In the first leg, Liverpool were only able to call upon the services of Roberto Firmino from the bench after sustaining a muscular injury in training. However, the Brazilian was a no-show for Liverpool’s 3-2 win over Newcastle which hinted that the muscular injury may be more serious than thought. Klopp than confirmed every fan’s worst fear by stating that his No. 9 will play no part in the second leg.
As if it couldn’t get any worse, another of the Reds’ star forward got injured during the game at St. James’ Park. Colliding with Toons’ goalkeeper Martin Dubravka while contesting for a high ball, Salah lay prone on the turf for an extended period of time. He was eventually stretchered off, with the medical staff taking no risk for a potential head injury.
Speaking post-match, the gaffer said said: “What I heard, he got the hip of the goalie on his head. He was then on the ground and the doc had to make a decision ‘on the pitch or off the pitch’, and the decision was off the pitch. We accept that of course. When he came in he was sitting in the dressing room watching the game on television. So he was then fine, but of course we have to wait. He got a proper knock, obviously, in that situation.”
Though it hints that Salah could be fit in time for Tuesday’s game, there remains a very real possibility that Liverpool will be without two of their feared attacking trio. This is a huge blow for Klopp, especially given the need for goals if Liverpool are to stand a chance of progression. But who can the gaffer turn to with his star forwards ruled out for the game?
One option, that was touched on briefly in the above chapter, is to play the 4-2-3-1. In this set-up, Klopp can field his one remaining star forward Sadio Mane as the lone striker. Origi, fresh from his match winning goal against the Magpies, could possibly line up as wide left forward. Shaqiri, who’s seen more action lately, can return as the free-roaming No.10 behind Mane. On the right, Liverpool can either field the versatile Wijnaldum, or the fit again Oxlade-Chamberlain who’s had experience playing that role for Arsenal.
While admittedly it’s not the ideal scenario, Klopp will just have to make do with the situation at hand. But having watch from the sidelines for much of the season, it represents an opportunity for Liverpool’s squad players to be the heroes this time round. It’s going to be a big ask, but with the right team spirit and the correct tactics, there’s a chance that these bunch could pull it off.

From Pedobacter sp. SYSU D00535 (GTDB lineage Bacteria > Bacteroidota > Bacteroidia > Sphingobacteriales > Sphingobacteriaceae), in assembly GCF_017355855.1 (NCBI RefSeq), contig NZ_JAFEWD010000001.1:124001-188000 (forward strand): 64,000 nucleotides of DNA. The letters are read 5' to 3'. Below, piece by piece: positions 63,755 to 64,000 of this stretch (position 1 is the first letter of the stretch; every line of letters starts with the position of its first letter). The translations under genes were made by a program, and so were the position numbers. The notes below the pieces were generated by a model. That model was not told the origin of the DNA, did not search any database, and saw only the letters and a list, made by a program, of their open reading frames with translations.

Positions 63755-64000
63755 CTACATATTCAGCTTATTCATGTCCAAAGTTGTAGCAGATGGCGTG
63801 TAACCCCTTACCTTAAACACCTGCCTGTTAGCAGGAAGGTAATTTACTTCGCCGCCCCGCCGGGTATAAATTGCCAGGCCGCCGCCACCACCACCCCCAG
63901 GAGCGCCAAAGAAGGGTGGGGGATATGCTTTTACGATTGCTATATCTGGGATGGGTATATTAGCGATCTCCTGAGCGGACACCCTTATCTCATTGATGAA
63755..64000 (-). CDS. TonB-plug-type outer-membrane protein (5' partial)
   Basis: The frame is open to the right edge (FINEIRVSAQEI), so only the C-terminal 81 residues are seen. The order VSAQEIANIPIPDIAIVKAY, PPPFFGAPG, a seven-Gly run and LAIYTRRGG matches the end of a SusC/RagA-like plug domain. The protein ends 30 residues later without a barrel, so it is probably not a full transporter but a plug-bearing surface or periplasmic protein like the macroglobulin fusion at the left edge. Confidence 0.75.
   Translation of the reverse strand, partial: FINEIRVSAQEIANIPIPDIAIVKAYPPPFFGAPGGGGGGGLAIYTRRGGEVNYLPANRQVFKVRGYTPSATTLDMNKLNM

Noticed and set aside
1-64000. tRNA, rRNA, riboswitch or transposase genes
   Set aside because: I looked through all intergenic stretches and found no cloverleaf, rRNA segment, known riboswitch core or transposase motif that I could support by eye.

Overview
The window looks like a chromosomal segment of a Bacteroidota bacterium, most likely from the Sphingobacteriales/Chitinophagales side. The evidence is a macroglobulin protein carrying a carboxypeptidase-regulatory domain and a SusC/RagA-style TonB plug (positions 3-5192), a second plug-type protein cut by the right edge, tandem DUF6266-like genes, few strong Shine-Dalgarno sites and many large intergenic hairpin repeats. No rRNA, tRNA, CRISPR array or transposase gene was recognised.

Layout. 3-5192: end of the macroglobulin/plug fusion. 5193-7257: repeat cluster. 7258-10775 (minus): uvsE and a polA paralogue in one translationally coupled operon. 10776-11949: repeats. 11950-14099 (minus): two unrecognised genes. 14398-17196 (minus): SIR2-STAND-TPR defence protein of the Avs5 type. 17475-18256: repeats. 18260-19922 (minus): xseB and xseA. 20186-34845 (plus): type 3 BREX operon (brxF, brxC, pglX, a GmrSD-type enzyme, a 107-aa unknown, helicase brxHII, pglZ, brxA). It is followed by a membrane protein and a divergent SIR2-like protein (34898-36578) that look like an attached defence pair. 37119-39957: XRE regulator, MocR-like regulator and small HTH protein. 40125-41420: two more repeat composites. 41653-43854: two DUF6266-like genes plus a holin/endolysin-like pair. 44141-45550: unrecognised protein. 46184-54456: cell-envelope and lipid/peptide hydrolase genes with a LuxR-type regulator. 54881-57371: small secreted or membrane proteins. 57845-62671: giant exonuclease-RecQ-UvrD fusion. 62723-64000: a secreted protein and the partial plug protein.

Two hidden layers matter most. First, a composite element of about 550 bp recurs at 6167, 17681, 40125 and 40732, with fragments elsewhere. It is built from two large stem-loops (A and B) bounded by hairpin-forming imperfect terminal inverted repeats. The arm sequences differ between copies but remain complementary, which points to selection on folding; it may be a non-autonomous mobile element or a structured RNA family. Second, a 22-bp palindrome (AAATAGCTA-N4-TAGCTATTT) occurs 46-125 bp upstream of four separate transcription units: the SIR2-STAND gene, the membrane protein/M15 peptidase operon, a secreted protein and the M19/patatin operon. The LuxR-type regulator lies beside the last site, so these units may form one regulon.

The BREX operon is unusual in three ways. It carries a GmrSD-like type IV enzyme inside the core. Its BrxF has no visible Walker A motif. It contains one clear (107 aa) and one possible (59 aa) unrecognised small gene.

Heading back to Merseyside with zero goals to show for their efforts, it’s easy for the team to feel demoralised. The easy way out would’ve been to give up the second leg entirely and focus on the final league game of the season. But being Liverpool FC, giving up is never the option.
Down by 3 goals, the Reds have nothing to lose except for pride. It’s never in the club ethos to walk away from a situation, no matter how desperate it seems. We’ve seen it countless times over the course of history, and more recently during this title race. Whenever we look like we’re about to drop precious points, someone will pop up with the crucial winner. This side just doesn’t know when it’s over.
As Virgil van Djik puts it, “we believe and we keep believing”. And that’s the key if Liverpool are to overcome the impossible when the mighty Catalans come strolling into town. Drawing inspiration from their 2nd half showing at Camp Nou, where they dominated proceedings before the first of Messi’s goals, they know full well Barcelona aren’t invulnerable. And with better finishing, they can strike exactly where it hurts.
Furthermore, Anfield have witness some famous comebacks over the years. Gerrard did it for his beloved club against Olympiakos. Garcia “scored” against Chelsea in the same campaign. More recently, maligned defender Lovren completed the comeback against Borrusia Dortmund in the Europa League. On Tuesday night, perhaps one of the current players will take their place among these names in Liverpool’s folklore.
It’s one hell of a job, but never count these remarkable group out. Ever.